Frequently Asked Questions

General Questions

  • Do you still climb Mt. Rainier?

    Not at present. As amazing as it was to climb Rainier, the challenge of providing experienced guides, gear, and training, along with more stringent National Park regulations, and increased liability costs has made climbing Rainier impractical. In the future, we may offer mountaineering as one of our activities, focusing on less congested summits. But don’t let that stop you from joining in! There are plenty of great challenges and plenty of ways to get involved.

  • Can I join anytime?

    Yes, if you are in recovery and are a minimum of 72 hours sober. Just go to the membership page and fill out the required documents.

  • Do I have to be a member to participate?

    Yes. Member information helps us track our results so we can validate and improve our offerings. By registering as a member you get full access to activity sign-ups plus some other great benefits.

  • How long do I have to be sober to participate?

    Anyone who has been sober for 72 hours may participate.

  • Who can join Recovery Beyond?

    Anyone who wants to make sobriety a lifestyle.

  • Does Recovery Beyond provide treatment for substance use disorder?

    No, Recovery Beyond does not provide treatment. Recovery Beyond provides non-clinical, peer-based recovery support for people who are trying to initiate and/or sustain recovery from addiction to alcohol and other drugs. However, Recovery Beyond partners with many treatment centers. For more information please visit https://recoverybp.org/partners-sponsors/.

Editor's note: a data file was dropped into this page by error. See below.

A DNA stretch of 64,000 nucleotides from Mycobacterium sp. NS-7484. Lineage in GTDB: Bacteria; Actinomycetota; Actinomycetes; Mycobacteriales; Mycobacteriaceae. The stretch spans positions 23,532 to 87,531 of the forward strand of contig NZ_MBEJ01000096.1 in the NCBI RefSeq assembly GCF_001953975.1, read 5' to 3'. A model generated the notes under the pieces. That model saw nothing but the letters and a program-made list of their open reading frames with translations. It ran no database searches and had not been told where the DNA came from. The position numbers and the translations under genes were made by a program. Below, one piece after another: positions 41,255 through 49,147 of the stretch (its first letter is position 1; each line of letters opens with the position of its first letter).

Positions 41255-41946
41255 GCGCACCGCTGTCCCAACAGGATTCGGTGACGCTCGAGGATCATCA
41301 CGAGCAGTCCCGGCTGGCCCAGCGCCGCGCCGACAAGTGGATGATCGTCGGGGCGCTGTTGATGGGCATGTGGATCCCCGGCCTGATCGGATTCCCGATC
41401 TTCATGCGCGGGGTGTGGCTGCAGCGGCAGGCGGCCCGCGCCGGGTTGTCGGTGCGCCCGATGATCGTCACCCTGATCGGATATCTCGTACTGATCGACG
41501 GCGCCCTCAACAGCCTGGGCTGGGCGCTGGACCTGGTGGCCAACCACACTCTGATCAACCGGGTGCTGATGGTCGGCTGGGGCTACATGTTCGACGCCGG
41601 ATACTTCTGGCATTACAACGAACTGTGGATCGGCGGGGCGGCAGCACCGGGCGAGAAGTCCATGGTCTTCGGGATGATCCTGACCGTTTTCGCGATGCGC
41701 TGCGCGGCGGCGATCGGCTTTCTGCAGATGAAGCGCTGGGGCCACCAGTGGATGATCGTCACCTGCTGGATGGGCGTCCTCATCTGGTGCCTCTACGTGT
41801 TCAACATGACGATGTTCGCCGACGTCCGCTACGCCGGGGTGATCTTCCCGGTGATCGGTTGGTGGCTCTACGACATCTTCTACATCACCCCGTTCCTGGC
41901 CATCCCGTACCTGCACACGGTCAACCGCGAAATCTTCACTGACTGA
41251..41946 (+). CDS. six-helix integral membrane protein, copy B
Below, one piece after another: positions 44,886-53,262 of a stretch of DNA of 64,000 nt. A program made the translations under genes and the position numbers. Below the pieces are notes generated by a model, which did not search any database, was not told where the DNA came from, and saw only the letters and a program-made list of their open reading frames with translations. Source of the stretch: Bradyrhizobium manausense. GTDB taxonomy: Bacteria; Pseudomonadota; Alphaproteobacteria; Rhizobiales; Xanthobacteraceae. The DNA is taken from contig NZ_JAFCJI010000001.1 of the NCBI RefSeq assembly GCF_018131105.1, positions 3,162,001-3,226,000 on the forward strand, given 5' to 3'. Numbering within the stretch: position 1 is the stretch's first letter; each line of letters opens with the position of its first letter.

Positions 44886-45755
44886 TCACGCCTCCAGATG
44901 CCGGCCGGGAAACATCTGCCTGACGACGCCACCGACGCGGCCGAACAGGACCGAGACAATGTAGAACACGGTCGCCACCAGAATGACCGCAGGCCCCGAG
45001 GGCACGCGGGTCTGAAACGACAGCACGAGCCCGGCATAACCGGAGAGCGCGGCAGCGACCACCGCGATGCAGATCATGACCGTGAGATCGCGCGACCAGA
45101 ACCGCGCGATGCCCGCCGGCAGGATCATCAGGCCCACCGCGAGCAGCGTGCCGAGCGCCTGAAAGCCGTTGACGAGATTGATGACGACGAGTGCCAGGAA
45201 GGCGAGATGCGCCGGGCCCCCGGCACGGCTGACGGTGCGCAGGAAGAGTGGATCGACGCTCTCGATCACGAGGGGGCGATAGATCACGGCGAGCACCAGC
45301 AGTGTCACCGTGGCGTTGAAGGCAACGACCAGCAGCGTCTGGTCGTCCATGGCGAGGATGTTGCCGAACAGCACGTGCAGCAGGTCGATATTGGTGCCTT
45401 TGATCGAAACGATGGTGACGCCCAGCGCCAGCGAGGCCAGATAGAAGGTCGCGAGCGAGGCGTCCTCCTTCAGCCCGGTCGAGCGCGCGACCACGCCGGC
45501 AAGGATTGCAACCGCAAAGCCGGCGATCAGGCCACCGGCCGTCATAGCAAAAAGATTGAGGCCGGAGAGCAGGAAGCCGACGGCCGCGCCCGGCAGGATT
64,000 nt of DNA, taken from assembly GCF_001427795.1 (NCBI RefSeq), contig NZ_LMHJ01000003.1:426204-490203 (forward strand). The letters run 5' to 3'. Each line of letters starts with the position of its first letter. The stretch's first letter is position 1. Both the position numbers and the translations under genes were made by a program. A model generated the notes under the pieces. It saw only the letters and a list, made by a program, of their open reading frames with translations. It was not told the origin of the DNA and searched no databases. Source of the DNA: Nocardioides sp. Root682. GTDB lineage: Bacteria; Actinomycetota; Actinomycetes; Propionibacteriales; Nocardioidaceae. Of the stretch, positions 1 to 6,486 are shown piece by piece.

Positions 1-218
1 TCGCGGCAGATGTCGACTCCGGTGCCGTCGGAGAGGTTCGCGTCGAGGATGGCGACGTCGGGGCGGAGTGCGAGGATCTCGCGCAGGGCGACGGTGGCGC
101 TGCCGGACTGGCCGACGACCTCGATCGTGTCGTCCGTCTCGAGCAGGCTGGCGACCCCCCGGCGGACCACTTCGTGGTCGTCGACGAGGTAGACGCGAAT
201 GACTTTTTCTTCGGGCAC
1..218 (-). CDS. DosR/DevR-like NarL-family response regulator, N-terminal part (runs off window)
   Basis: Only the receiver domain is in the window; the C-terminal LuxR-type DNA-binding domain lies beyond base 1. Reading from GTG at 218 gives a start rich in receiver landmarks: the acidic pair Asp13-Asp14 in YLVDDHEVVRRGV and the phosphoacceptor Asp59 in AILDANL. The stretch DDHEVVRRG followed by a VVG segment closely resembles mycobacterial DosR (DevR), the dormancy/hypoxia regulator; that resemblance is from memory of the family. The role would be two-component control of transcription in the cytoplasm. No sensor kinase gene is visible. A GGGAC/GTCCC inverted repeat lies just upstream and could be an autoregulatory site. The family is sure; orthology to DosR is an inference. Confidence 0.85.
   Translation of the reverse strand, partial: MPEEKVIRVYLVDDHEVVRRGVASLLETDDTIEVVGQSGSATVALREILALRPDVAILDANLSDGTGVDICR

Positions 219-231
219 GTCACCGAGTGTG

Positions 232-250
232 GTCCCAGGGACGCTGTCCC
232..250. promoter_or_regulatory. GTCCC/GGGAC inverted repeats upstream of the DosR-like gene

• I want to help! How can I volunteer?

    There is a wide variety of ways to volunteer, from leading activities to helping raise funding. Check it out here.

  • What is your plan for the future?

    Our future has no limit! We are backed by committed founders and a strong sobriety support system which has allowed us to produce great results. We are excited to expand our programming to more people in the Seattle area and beyond with a long-term sustainable approach of community organizing.

  • How do you measure success?

    Battling addictions is a lifelong process, so it’s really tough to determine trackable measurements. Measuring sobriety is ‘a day at a time’ process.

    We have chosen to use “short and rare” relapse in our calculations, in other words, defined as less than a week and no more than 2 times per year.

    The other question is ‘what constitutes a relapse.’ Statistics tell us the average person goes through seven treatment programs before achieving a constant state of sobriety.

    We believe that every aspect of a person’s life impacts their ability to stay sober. This is the reason Recovery Beyond focuses on the whole person by providing people who care and people who are able to be called upon when a challenging situation occurs.

    Life isn’t easy for any of us, and people who suffer from substance abuse disorder must learn to break the patterns that lead to negative consequences in order to lead a better life. Further, we are looking to establish additional measures related to other life areas, such as stable housing, jobs, health and nutrition, and access to medical care.

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